The calculation of these statements for the accounts partially takes place with the software modules that are used during the processing of the data that are transferred to the mainframe computer system 2 from the bank applications 1 every day. Thus, the bank charges due for the account management at the end of a period are, for instance, calculated by the pricing software module 6.
These statements, on the one hand, require that the calculation has to be terminated by the end of a period. On the other hand, all the transactions performed for this account by the end of the period have to be taken into consideration when calculating the respective statement. Consequently, the calculation of such an account statement has to be performed as close as possible to the actual end of the period. With such a calculation of a statement there are, as with the processing of the daily accruing transaction data, dependencies between the steps of such a calculation that have to be performed. Thus, the amount of the interests to be booked for a balance and the bank charges have to be calculated, for instance, before they are booked as a transaction for the account, and before the total balance is subsequently calculated at the end of the respective period.
At the end of such a period, in addition to the transaction data that have to be calculated every day, the calculations of the account statements thus have to be performed, which will be referred to as result data sets in the following.
In the case of an exemplary big bank, approx. 10 million of so-called jobs accrue at the end of a year by the statements to be calculated, so that the load generated by the calculation of the result data sets reaches the ten-fold load of an end of day processing.
For processing this load within one day, considerably more calculating performance would thus have to be reserved, which would be used to capacity at the end of a period only, but would remain unused for the far largest part of the time. This would not be economical. In practice, the problem is, however, also aggravated by the fact that the calculations to be performed for the statements as well as the processing of the daily data relate to the same accounts and partially have to be performed by the software modules that are also used in the scope of an end of day processing. Consequently, the calculation of the statements cannot be considered isolated from the processing of the daily data.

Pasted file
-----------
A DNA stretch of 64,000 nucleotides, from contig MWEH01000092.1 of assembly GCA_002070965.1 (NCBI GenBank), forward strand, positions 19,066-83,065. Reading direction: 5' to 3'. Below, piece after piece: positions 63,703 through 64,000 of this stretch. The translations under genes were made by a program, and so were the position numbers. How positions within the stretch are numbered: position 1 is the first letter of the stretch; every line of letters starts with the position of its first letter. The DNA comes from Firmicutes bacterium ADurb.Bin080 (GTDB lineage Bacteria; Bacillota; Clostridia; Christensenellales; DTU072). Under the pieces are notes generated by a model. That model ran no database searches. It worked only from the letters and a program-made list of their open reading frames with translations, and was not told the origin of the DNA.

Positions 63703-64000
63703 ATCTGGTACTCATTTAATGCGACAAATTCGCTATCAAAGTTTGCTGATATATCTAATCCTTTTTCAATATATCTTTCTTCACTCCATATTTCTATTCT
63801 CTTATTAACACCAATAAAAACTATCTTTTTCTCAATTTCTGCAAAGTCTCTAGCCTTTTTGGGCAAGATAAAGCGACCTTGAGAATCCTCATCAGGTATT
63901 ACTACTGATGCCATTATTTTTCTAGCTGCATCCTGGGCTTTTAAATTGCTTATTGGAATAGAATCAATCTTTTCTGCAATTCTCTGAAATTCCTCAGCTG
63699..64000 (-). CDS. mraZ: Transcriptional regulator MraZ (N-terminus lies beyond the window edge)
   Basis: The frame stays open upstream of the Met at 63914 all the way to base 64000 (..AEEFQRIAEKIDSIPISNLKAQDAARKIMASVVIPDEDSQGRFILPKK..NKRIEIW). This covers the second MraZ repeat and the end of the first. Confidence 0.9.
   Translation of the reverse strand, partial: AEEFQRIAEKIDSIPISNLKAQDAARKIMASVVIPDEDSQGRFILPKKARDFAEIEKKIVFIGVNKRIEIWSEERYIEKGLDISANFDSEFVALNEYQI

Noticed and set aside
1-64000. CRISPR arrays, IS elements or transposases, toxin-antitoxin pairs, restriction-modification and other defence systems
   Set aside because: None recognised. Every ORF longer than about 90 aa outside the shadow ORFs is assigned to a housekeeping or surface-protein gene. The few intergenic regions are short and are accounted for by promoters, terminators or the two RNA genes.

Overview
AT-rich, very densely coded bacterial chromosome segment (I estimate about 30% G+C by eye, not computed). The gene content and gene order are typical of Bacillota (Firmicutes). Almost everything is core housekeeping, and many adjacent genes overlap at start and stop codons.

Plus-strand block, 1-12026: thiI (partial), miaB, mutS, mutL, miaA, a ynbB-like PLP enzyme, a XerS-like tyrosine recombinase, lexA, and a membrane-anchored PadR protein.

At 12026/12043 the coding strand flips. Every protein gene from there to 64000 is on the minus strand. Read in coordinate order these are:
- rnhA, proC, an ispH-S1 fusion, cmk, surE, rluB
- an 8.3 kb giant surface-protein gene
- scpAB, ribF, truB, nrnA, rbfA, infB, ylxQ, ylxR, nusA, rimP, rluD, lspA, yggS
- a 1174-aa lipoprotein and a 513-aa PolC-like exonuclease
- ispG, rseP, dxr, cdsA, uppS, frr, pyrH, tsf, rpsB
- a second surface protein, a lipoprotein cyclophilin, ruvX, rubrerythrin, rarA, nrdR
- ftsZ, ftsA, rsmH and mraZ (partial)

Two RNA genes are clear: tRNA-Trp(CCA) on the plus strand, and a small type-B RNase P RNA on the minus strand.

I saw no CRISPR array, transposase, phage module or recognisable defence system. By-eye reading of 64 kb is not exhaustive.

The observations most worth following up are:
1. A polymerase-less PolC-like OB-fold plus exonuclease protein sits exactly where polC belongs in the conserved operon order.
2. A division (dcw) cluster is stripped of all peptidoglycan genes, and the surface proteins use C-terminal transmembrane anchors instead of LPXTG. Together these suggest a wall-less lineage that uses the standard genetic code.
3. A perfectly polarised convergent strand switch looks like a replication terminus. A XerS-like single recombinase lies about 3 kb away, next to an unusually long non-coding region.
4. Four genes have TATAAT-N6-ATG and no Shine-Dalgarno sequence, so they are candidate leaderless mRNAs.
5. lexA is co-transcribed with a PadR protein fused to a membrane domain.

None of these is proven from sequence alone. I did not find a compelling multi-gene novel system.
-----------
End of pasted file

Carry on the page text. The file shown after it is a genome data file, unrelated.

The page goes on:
A straightening out of this time problem is possible with the method steps of the data processing method as suggested.
In the first method step, the time span that is required for the result data sets to be calculated in the scope of the ending period will be determined. This time span ends with the end of the ending period since the account statements, i.e. all the result data sets, have to be calculated correctly at that point in time. Since the calculation of the account statements has to be performed within the period, the point in time within the period at which the calculation of the account statements has to be started can be determined by the length of the time span. In practice, this time span can be determined as a product from the number of account statements to be calculated and the time required for each calculation, with the time required for the calculation of an account statement being an experience value or an estimated value.
The determination of the probability of a change of the data underlying the calculations in the second method steps is based on that, according to experience, few transactions take place on a large share of the accounts, whereas daily transactions have to be booked into a small share of the accounts only. Thus, on savings accounts from which no direct transfers to other accounts or no stock market transactions are possible, for instance, and on which there is a comparatively small balance, there will be very few transactions. With an increasing balance, however, the number of transactions will, according to experience, increase. Furthermore, with accounts that are kept as so-called current accounts, but are not used for the so-called payment transactions, a somewhat higher number of transactions will have to be expected. In this case, there may also be differentiated whether or not a credit card was issued for an account. If no credit card was issued for an account, rather fewer transactions will have to be expected. Most of the account movements that have to be booked at the end of a period will, according to experience, be for accounts from which wage payments are effected since these are frequently paid at the end of a month.